The composition of the solid wastes depends on a number of factors such as food habits, cultural traditions, climate and income [1]. Municipal solid waste management involves a collection of stages namely generation, storage, separation, collection, energy recovery and disposal activities [4]. Generation of solid wastes depends on factors such as social behaviour, income level, sources, population, climate, industrial production and market for waste materials [1]. Miezah et al. [3] who conducted a study on municipal solid waste characterisation and quantification as a measure towards effective waste management in Ghana found that the average generation rates in ten regional capitals were 0.51 kg/person/day and 0.47 kg/person/day for areas outside the regional capitals. Generation rate was attributed to location in the district, geographic location and income and household size. Knowing the amount and composition of wastes generated is important for the planning, operation and optimisation of waste management systems [5]. Poor organisation of waste collection has been reported for instance, in India, with poor storage at source and poor design of collection bins leading to poor collection efficiency [1]. Emphasis is now on material recovery and utilisation of some of the wastes as a source of energy. Transportation has been identified as one of the factors that contribute to inadequate solid waste management [6]. Failure to collect and transport solid wastes has in most cases resulted in rodents and dogs vandalising storage facilities therefore wastes scattered over streets. Some cases have been reported where wastes disposal sites are inadequate to serve the user population as the volume of the generated solid wastes is overwhelming [7]. Some wastes are disposed of at dumping sites instead of engineered landfills or other disposal facilities such as incinerators. Disposal of wastes in India has been reported to be lacking and in most cases composting, waste to energy being the main disposal methods [1]. It has been reported that poor waste management situation has led to high incidences of sanitation related illnesses such as cholera, intestinal worms and typhoid [7]. It has been reported by Kgosietsile and Zhaohui [8], that Botswana’s population has increased by 5% during the past 5 years. The population increase has put a lot of pressure on the waste management systems of Botswana. Table 1 shows the estimation of the annual waste quantities in Botswana.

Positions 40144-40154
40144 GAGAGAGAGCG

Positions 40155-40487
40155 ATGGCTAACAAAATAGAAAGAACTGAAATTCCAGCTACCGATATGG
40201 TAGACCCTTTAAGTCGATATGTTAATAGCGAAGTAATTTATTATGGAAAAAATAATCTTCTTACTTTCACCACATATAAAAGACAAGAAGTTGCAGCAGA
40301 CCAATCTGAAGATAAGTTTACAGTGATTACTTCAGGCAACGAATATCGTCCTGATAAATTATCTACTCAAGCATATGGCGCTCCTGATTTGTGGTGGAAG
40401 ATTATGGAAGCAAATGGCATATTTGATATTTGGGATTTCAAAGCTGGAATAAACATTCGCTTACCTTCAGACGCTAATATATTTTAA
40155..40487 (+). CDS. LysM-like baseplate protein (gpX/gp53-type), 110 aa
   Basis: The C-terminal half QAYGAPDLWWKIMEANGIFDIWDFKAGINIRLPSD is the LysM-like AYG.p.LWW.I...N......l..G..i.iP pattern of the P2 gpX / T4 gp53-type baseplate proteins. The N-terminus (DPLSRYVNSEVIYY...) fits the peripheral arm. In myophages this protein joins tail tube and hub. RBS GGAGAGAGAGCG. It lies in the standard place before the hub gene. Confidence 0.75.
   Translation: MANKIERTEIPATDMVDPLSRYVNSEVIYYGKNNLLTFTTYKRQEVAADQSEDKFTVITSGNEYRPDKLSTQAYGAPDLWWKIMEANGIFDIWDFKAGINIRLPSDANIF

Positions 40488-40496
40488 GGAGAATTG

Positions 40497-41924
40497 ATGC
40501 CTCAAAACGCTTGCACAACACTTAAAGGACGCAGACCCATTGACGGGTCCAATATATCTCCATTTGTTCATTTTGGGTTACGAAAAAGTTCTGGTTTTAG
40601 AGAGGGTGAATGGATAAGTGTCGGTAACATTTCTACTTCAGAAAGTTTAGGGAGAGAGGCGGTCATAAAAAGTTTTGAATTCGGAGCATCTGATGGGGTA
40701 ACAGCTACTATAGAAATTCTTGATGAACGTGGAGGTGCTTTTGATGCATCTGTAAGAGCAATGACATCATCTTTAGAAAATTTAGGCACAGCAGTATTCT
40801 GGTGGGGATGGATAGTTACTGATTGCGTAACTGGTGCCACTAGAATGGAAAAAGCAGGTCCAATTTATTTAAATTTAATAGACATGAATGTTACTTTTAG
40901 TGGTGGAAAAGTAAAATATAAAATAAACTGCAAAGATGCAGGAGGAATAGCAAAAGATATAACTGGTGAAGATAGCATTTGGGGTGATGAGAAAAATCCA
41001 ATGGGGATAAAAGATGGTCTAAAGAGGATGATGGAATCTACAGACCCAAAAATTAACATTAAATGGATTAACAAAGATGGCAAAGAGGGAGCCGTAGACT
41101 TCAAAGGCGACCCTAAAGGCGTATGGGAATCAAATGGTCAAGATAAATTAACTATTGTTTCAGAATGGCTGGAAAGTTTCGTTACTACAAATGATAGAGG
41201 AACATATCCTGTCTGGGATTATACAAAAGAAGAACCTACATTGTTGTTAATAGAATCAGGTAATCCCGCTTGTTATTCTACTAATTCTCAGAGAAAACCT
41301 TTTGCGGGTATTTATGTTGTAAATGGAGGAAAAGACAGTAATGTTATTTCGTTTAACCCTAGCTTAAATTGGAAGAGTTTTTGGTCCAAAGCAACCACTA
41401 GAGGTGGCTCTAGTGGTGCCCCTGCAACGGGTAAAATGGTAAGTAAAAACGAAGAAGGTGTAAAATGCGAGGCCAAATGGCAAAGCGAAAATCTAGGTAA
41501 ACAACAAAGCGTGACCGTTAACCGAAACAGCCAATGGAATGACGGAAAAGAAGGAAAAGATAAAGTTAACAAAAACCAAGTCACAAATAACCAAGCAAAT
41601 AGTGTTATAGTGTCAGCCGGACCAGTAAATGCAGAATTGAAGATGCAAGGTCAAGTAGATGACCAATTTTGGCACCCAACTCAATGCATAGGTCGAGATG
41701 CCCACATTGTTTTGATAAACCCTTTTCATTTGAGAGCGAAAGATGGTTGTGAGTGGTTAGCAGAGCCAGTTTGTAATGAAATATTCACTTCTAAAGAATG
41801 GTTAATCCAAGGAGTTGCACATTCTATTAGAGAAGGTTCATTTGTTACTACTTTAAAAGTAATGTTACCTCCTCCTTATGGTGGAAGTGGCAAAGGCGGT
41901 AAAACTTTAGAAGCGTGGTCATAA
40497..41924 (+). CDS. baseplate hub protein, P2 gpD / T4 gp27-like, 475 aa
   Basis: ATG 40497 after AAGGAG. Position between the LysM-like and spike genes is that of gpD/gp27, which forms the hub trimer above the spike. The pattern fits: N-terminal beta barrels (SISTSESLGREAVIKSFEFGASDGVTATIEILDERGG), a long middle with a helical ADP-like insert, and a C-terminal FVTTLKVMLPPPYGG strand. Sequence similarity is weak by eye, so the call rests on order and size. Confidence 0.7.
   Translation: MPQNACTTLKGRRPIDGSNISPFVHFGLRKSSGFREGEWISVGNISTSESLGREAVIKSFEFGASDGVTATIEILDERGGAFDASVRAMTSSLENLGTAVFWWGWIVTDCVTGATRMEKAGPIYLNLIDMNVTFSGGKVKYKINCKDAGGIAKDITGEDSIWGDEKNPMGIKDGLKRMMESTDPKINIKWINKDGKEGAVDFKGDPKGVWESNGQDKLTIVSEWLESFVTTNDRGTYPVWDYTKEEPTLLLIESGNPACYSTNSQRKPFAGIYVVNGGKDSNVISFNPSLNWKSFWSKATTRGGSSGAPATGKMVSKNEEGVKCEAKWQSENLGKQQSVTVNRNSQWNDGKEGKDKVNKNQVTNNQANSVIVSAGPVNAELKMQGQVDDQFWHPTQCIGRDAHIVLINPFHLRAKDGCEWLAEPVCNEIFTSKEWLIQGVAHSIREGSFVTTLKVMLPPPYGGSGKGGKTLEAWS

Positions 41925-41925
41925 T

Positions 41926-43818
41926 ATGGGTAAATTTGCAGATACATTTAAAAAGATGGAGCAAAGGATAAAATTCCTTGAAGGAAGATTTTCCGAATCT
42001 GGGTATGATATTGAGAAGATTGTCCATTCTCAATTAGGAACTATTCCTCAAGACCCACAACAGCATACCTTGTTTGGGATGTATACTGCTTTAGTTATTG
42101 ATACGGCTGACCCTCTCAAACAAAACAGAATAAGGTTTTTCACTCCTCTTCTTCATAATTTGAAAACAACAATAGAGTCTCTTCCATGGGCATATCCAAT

Table 1 shows that there are different types of waste that are generated in Botswana hence the need to have proper and effective management system. Botswana Waste Management Strategy (BWMS) established in 1998 is responsible for managing the waste management issues and problems. Growing economy and population in Gaborone (capital city of Botswana) has resulted in high demands of goods and services therefore high generation of solids wastes. In addition, there is minimal reuse and recycling due to lack of awareness and insufficient environmental policy [9]. A study by Kgosietsile and Zhaohui [8] has reported serious gaps in the achievement of long term sustainability of waste management practices in Botswana. As such there is need to have waste management systems in the different towns, cities and villages in the country. Every waste management system begins with the knowing the source, generation and types and composition of the wastes.

The purpose of this case study was to evaluate the generation rate, physical composition of the solid wastes by conducting a case study in Palapye Botswana. The case study was conducted on the income level of households during weekdays and weekends. Palapye village was chosen because at present there is no engineered solid waste management system in place. This study can be used as a starting point for developing a proper solid waste management system which involves the generation rate at all income levels, waste compositions which

Table 1. Estimates of Botswana’s annual waste quantities [8].